We were delighted to reconnect with Choreographer Michael Parmenter from Auckland Talk 3: Embodiment for our Afterthought discussion. Michael was compelling in his reflections on audience questions around performative identity, diversity, technology and the language of dance. We apologise for the helicopter humming overhead, the evening was too glorious to stay indoors!
“I don’t think of myself wanting to communicate something. For me, dance is a way of exploring things that fascinate me. Like an itch that has to be scratched. It’s an area of life that puzzles me, and I’m trying to fathom what that itch is all about… I choreograph through having a desire to explore something that frustrates me, or fascinates me or troubles me about my own life or life around me.” – Michael Parmenter
Dr Pani Farvid on how gender fluidity impacts feminism:
“I think gender fluidity is one of the things that I feel, or I theorised, as have other feminists…as being vital to the goals of feminism which is gender equality. Because in my understanding, you get sexism when you have two distinct categories of gender. They’re seen as being very different and one is elevated and one is degraded in our society…Breaking the binary is the first step of trying to have less sexism, which is one of the goals of feminism.”
We recently caught up with James Meffan in Wellington for an Afterthought conversation that covered our ‘encounters’ with the world, awkward books, the importance of ethics and the relationship between closure and openness.
“Teaching literature is in many ways about teaching students to open themselves – partly through this awareness about the way that texts do their work – to make themselves interested in other possibilities… I think that, as human beings who live in – as the curse goes – ‘interesting’ times, we actually have to – we will be forced to continuously rethink our responses to the world. Fiction, I think, is one of those things that give us an avenue for doing so, but it is certainly not the only one. But some kind of sustained analytical focus will always be needed.” – James Meffan
Tune into our recent Afterthought conversation with Benjamin and Alexander from The Free Store, Wellington.
“I know that I am not the sum the clothes I am wearing, the haircut I have… I know that I am deep and complex and that I have many facets to my being. And so, everybody does. So affording others that same generosity of being willing to see them beyond their external and to acknowledge that I don’t know this person in their fullness yet, and I probably never will, but they are more than what I see, more than what meets the eye…Working from that place of assumption is a really good place to start.” – Benjamin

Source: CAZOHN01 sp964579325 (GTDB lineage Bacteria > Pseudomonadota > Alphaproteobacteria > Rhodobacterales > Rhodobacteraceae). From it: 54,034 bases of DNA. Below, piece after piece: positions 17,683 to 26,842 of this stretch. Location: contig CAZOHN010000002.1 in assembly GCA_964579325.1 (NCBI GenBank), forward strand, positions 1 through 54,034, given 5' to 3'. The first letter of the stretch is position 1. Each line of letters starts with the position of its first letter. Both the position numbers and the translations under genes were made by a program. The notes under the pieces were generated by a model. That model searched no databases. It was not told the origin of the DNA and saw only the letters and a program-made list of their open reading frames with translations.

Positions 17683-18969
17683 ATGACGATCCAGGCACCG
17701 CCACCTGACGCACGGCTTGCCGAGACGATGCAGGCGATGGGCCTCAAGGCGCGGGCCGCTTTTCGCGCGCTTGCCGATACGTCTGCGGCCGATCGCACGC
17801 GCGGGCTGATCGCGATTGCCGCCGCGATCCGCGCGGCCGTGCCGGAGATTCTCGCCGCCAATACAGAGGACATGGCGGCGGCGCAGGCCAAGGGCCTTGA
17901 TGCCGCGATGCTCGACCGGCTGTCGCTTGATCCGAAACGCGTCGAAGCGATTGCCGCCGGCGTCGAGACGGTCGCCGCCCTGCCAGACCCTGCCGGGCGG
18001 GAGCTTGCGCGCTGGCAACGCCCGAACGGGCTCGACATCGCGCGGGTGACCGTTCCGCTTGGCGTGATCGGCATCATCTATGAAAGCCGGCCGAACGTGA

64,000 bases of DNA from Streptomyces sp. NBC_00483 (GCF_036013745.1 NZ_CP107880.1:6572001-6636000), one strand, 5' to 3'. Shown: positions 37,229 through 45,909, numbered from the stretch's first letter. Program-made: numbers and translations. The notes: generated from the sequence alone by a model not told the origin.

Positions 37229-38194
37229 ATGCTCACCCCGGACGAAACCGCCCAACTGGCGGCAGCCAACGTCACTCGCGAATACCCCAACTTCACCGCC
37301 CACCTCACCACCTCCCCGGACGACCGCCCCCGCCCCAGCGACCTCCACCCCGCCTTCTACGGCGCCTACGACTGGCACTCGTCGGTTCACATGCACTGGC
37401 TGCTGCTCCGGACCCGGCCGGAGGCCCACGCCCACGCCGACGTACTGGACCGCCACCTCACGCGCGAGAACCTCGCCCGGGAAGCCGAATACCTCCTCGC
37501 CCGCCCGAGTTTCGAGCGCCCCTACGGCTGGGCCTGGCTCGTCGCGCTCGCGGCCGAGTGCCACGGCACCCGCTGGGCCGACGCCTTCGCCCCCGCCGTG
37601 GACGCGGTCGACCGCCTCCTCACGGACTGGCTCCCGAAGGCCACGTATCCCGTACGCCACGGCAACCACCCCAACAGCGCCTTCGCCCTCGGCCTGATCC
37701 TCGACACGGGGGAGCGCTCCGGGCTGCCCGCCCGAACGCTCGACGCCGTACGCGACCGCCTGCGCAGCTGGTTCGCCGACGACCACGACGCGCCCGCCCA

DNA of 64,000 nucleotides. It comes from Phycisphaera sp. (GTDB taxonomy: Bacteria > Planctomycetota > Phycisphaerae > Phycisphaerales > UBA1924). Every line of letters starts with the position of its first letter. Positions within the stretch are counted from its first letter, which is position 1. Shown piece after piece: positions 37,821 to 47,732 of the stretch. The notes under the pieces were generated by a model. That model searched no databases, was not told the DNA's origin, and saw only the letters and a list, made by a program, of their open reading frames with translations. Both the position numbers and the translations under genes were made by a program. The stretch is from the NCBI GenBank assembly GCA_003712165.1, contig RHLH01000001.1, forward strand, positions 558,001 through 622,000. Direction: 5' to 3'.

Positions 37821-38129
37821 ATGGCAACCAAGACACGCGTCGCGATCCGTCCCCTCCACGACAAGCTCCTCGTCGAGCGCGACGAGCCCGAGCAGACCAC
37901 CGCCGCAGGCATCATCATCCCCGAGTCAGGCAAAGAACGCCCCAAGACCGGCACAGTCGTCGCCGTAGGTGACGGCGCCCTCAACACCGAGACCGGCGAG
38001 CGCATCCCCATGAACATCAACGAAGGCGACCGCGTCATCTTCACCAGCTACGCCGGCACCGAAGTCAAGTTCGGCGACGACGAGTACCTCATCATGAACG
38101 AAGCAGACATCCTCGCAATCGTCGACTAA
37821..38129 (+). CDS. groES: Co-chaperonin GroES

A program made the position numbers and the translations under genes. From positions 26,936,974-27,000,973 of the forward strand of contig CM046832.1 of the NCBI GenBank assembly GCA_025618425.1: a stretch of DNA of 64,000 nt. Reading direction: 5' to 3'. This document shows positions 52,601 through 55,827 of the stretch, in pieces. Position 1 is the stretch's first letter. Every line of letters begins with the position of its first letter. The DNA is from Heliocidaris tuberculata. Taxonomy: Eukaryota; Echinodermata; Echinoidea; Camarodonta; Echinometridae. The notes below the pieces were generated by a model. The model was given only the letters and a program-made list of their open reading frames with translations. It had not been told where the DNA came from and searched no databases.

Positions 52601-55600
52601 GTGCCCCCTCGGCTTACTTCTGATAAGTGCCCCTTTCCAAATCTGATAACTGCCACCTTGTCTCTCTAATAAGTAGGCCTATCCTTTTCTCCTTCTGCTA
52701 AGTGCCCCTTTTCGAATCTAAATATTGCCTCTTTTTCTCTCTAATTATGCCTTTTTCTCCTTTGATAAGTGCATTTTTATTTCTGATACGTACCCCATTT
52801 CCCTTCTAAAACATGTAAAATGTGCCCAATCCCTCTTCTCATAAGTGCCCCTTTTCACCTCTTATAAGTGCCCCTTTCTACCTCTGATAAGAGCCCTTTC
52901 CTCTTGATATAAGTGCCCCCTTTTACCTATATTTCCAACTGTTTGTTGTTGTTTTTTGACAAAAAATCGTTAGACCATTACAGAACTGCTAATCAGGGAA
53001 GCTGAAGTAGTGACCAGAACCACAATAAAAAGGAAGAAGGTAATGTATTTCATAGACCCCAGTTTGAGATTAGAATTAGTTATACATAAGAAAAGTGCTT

Afterthought with Toni Duder
We sat down with Toni Duder at the Rainbow Youth offices for a bit of a yarn following her fantastic talk. You guys wanted to hear more about connection, communication, and a dose of human rights.
Afterthought with Hayden Glass
There was a Maori lesson happening right next door to us when we chatted with Hayden Glass, so in amongst our chat about the future of Auckland, general economics and authenticity we were treated to the sweet sounds of a beautiful waiata. Certainly something to look forward to when you have a listen.
Afterthought with April Henderson
We talked with April Henderson and Max Rashbrooke for our Wellington Afterthought discussions.With April, we talked hip-hop, beat production, looking fly, cultures of consumerism and sustainability, and what it means to be part of an empowering community!
Afterthought with Max Rashbrooke
Considering how we live ‘worlds apart’ and the question of inequality in Aotearoa New Zealand, Max spoke to us about facts versus framing, the ways that personal experiences impact how we understand these critical issues, the importance of storytelling, and the way that our values deeply underpin how we make sense of the world.
We caught up with Shruthi Vijayakumar and Riley Elliott our speakers for our very first Afterthought discussions. We had a number of thought-provoking questions submitted to us following the talk. Three themes emerged – visual learning, inequality, and tailoring stories for different audiences.
It was awesome to connect with Shruthi and Riley once again and learn more from their wild and wonderful minds. Enjoy!